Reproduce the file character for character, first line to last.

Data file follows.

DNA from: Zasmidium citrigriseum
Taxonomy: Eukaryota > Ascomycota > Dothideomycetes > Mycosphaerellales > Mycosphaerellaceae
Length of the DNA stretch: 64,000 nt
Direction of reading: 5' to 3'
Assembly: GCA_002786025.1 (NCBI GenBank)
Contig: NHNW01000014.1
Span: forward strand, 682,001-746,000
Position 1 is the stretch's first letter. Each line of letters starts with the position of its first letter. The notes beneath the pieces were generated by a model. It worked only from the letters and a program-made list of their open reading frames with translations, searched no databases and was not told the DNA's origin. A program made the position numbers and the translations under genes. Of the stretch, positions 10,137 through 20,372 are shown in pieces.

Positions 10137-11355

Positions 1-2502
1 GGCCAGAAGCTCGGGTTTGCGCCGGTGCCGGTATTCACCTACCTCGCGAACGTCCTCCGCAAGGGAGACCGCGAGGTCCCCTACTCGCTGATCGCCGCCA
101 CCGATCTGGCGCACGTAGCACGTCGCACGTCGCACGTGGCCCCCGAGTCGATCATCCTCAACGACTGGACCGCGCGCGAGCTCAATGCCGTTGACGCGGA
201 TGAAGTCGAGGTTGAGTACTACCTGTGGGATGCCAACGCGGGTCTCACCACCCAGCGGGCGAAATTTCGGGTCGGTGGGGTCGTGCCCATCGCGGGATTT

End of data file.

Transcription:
DNA from: Zasmidium citrigriseum
Taxonomy: Eukaryota > Ascomycota > Dothideomycetes > Mycosphaerellales > Mycosphaerellaceae
Length of the DNA stretch: 64,000 nt
Direction of reading: 5' to 3'
Assembly: GCA_002786025.1 (NCBI GenBank)
Contig: NHNW01000014.1
Span: forward strand, 682,001-746,000
Position 1 is the stretch's first letter. Each line of letters starts with the position of its first letter. The notes beneath the pieces were generated by a model. It worked only from the letters and a program-made list of their open reading frames with translations, searched no databases and was not told the DNA's origin. A program made the position numbers and the translations under genes. Of the stretch, positions 10,137 through 20,372 are shown in pieces.

Positions 10137-11355

Positions 1-2502
1 GGCCAGAAGCTCGGGTTTGCGCCGGTGCCGGTATTCACCTACCTCGCGAACGTCCTCCGCAAGGGAGACCGCGAGGTCCCCTACTCGCTGATCGCCGCCA
101 CCGATCTGGCGCACGTAGCACGTCGCACGTCGCACGTGGCCCCCGAGTCGATCATCCTCAACGACTGGACCGCGCGCGAGCTCAATGCCGTTGACGCGGA
201 TGAAGTCGAGGTTGAGTACTACCTGTGGGATGCCAACGCGGGTCTCACCACCCAGCGGGCGAAATTTCGGGTCGGTGGGGTCGTGCCCATCGCGGGATTT